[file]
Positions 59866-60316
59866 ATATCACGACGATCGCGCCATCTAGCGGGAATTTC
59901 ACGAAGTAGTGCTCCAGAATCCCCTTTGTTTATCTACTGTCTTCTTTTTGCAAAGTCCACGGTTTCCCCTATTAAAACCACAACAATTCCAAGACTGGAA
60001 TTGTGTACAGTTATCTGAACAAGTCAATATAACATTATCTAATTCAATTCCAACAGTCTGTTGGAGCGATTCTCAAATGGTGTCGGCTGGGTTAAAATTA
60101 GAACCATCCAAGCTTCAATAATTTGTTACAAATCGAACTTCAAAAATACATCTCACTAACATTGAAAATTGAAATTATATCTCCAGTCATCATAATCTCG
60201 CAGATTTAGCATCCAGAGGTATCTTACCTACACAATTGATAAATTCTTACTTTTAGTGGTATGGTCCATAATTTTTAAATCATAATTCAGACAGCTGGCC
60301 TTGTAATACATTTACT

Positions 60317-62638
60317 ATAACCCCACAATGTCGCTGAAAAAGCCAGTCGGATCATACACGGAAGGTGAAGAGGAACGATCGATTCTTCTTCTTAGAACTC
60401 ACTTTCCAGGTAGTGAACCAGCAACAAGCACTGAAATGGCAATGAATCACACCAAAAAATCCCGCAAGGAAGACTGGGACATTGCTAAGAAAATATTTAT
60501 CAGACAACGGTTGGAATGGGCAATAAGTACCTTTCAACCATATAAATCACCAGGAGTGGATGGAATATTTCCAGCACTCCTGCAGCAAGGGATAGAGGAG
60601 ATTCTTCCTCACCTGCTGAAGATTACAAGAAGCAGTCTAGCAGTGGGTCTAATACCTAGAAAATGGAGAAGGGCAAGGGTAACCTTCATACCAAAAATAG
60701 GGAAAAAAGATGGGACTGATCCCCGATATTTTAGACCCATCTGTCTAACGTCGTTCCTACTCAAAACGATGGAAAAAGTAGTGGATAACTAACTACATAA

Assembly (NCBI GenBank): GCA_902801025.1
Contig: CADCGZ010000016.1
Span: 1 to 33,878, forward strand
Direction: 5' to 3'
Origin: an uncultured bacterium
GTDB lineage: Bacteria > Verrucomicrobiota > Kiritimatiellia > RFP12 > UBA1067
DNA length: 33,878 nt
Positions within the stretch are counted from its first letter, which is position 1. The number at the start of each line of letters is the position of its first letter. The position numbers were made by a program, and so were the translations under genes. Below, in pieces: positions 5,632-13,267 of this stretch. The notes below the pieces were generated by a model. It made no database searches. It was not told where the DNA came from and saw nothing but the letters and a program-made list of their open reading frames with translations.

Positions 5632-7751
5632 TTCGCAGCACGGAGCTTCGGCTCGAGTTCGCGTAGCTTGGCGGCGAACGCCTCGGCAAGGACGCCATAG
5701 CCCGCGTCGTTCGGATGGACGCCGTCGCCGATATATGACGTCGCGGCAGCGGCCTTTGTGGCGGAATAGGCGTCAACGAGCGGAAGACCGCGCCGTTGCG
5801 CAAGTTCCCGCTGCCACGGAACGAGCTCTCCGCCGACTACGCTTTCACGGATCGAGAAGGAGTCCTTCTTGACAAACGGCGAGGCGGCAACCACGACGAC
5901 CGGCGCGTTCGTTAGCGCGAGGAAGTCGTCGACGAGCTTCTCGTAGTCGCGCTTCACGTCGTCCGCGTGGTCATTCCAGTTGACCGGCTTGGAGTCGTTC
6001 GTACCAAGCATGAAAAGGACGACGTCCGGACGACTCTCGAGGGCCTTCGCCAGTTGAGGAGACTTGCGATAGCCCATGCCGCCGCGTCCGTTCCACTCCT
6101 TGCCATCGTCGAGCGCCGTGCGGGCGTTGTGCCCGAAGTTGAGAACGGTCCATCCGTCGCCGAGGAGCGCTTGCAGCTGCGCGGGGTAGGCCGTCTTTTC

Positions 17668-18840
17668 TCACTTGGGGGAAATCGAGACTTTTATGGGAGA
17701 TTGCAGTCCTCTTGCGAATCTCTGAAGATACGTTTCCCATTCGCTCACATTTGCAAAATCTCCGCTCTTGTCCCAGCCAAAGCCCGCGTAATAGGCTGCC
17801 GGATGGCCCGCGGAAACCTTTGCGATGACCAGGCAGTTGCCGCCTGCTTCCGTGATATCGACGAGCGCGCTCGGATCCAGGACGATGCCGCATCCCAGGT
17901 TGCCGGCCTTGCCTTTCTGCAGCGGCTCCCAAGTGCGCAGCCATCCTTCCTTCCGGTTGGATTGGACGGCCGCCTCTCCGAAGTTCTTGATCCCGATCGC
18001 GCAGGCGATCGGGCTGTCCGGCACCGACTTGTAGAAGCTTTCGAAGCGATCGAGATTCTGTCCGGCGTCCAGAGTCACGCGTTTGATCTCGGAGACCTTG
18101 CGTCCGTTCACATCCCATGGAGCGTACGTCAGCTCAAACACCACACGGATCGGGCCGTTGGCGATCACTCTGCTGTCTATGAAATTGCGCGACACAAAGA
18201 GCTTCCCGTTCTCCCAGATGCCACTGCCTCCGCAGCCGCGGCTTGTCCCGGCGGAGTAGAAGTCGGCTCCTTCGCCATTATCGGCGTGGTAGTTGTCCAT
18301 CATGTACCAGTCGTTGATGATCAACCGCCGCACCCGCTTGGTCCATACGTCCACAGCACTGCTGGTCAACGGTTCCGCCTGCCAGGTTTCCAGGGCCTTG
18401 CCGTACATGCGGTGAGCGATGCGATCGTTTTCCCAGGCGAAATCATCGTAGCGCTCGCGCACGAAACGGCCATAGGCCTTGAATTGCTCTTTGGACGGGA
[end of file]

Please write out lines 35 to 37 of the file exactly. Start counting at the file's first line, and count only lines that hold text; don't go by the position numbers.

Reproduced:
18101 CGTCCGTTCACATCCCATGGAGCGTACGTCAGCTCAAACACCACACGGATCGGGCCGTTGGCGATCACTCTGCTGTCTATGAAATTGCGCGACACAAAGA
18201 GCTTCCCGTTCTCCCAGATGCCACTGCCTCCGCAGCCGCGGCTTGTCCCGGCGGAGTAGAAGTCGGCTCCTTCGCCATTATCGGCGTGGTAGTTGTCCAT
18301 CATGTACCAGTCGTTGATGATCAACCGCCGCACCCGCTTGGTCCATACGTCCACAGCACTGCTGGTCAACGGTTCCGCCTGCCAGGTTTCCAGGGCCTTG